Maxine Hutchings, manager of the Thorold branch of Community Care, told the Thorold News that their office is taking in between six and 10 new families every month. “Some families are moving into Thorold from other areas, sometimes to be near other family members,” she said.
Added to the rise in families needing assistance is the fact that food donations are down a bit this year and housing costs are eating up a larger portion of expenses for people on fixed income.
Another disturbing figure is a 10 per cent increase in the use of food banks by seniors across Canada, and this is also evident in Thorold.
“The parade was a great one this year,” said Hutchings. “The volunteers did a wonderful job. And the 600 pounds of food it collected will help, but it’s down a bit from previous years.”
Hutchings said the unprecedented rise of housing costs, combined with the need for clothing, transportation and medical care means there is less money available to people on the Ontario Disability Support Program (ODSP) or Ontario Works (OW) to spend on food. And this puts more pressure on the food banks.
She stated, “People on fixed income often have to decide which of these items they should spend their money on.”
The 16th annual combined donation from the Canadian Corps Unit #44 and Todd Marr’s Foodland of $5,000 has helped stock the shelves.
Corps president Mike Reid said, “This is something we need to support. The membership provides a cash donation and Todd (Marr) matches it with the most needed items. We’ve been doing this for the past 16 years.”
“Todd Marr always tries to fill the shelves with the items which are most needed,” said Hutchings.
This year, those items include cold and hot cereal, crackers, canned meats, fish, stews, chili, canned pasta, canned fruit, and baby formula and cereal.
“We also need Christmas items like stuffing, gravy, turkeys. And we like to get fresh produce whenever possible. Todd is so helpful every year,” said Hutchings.
She reminded residents that the Thorold Firefighters are having a food drive this weekend, Friday through Sunday at Foodland.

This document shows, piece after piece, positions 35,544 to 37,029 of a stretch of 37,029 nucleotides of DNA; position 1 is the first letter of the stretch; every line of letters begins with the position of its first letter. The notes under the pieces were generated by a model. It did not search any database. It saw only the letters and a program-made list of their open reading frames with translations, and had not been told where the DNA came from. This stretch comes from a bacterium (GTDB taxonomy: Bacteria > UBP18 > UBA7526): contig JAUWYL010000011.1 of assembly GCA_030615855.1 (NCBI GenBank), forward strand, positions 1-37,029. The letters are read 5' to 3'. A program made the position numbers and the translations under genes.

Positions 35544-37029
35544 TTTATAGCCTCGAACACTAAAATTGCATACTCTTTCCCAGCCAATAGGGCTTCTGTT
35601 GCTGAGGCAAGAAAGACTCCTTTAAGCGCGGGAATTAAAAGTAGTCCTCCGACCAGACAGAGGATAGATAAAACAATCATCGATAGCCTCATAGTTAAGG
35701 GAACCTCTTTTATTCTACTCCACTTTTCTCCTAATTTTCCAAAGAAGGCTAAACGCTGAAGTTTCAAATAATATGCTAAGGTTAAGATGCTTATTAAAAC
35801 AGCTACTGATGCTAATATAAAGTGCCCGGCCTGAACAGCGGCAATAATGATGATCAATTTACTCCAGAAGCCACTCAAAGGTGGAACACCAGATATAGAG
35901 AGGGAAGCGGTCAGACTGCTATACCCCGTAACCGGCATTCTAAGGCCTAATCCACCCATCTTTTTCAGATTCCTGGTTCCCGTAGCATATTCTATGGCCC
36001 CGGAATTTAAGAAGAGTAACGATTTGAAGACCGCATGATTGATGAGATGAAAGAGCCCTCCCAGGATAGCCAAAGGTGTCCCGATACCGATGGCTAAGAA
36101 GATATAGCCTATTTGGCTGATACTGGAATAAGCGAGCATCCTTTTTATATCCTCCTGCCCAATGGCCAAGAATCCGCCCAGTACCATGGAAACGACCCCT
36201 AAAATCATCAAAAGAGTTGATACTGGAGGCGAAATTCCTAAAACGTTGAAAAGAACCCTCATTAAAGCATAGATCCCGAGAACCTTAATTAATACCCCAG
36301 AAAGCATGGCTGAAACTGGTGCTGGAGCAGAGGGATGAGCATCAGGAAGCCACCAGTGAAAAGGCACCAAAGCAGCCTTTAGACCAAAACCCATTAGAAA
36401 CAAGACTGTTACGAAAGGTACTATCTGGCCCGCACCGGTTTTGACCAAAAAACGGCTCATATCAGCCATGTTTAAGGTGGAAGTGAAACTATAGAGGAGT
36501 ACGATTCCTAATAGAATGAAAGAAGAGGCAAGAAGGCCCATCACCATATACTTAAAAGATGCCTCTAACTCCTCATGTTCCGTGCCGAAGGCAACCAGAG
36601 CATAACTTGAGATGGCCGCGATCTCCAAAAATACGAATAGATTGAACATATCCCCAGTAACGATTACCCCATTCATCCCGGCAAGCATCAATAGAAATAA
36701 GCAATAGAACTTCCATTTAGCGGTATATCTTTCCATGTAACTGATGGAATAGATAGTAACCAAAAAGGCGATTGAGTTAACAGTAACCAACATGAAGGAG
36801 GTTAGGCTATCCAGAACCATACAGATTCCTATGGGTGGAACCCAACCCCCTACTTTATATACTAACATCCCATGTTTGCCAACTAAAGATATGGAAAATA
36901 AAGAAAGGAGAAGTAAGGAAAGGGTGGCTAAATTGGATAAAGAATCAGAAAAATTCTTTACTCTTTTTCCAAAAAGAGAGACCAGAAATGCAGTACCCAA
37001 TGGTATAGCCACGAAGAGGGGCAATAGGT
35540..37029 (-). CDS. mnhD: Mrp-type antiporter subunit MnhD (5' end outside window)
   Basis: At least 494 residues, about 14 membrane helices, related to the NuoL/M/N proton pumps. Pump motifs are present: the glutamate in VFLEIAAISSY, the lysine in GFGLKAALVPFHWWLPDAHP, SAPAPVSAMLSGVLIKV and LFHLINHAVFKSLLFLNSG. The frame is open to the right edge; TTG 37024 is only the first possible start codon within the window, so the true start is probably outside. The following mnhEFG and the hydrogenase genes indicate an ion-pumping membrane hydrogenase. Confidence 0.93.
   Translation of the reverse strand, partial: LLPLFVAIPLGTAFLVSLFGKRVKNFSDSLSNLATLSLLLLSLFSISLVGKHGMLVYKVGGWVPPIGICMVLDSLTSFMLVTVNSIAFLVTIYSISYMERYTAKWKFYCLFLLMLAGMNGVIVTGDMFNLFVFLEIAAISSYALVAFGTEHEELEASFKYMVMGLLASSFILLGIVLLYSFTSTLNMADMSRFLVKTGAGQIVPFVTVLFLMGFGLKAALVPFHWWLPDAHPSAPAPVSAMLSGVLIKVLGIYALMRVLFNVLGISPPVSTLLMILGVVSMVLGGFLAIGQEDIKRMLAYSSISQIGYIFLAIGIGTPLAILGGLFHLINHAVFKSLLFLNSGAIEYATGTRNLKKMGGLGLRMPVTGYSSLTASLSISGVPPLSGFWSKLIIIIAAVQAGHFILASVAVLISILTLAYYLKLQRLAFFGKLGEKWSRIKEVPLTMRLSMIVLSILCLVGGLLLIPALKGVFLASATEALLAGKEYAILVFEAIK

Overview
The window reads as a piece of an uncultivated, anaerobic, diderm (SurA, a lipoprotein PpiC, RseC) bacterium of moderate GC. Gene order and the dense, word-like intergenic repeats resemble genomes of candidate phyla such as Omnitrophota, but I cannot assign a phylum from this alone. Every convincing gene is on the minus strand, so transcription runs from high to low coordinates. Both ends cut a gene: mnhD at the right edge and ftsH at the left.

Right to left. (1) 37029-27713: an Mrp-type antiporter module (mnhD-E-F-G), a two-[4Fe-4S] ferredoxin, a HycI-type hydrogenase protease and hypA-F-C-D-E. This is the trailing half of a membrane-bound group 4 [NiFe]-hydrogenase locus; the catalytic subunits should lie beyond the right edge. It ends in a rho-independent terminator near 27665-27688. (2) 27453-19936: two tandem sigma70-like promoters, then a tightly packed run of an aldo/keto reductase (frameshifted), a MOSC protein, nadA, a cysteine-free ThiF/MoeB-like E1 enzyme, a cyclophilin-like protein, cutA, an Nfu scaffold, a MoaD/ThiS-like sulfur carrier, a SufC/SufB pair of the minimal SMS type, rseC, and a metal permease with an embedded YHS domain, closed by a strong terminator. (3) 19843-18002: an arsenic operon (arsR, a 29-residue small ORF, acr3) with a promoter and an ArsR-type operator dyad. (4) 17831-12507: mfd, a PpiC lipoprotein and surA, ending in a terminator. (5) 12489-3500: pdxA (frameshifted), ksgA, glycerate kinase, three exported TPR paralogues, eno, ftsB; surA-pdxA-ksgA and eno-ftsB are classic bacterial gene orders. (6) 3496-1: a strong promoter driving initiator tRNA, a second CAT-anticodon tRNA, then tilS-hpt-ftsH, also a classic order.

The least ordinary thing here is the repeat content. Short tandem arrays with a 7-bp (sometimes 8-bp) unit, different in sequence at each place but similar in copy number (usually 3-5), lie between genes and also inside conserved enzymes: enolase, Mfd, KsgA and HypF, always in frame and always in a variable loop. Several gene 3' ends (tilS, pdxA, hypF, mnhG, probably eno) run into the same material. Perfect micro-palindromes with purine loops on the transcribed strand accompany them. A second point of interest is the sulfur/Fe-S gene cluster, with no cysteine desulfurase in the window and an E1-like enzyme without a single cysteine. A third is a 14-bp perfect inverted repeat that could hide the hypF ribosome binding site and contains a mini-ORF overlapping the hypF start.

Community Care runs a Christmas registration program to help families out through the holiday season.
“We will help eligible families, especially those with kids who need food and toys. There is a great need and yet some people still don’t know the program exists and that they are eligible. We try to reach everyone, especially at Christmas,” explained Hutchings.
Registrations began Nov. 15 but are still being accepted. “We want to make sure everyone has a good Christmas,” said Hutchings, “so they have to register very quickly.”
Thorold has always supported their programs which allow people to adopt a family for Christmas. “While it’s too late for this year, after Dec. 1, we focus on adopt-a-teen or adopt-a-senior programs,” she said.
“The adopt-a-family program often focuses on the kids and forgets about teens who are on their own. They need things like back packs, movie passes and other things they’re interested in.”
Community Care has also seen a rise in the homeless in Thorold. “Most often it’s people who ‘couch surf,’ moving from friend to friend to stay for a few days because they have no place of their own,” Hutchings explained.
The Thorold Community Care office at 19 Albert Street West, is a distribution centre for cheques to ODSP and OW recipients. “And we can help with utilities,” explained Hutchings. “The program is run out of the St. Catharines office, but because transportation also costs, people who can provide documentation can pick up the support at the Thorold office.
“We are so thankful for this community and the donations and support we get. It is an ongoing struggle,” concluded Hutchings.
Protection Hose Co. #1 is holding a food drive this weekend to help Community Care. Details here.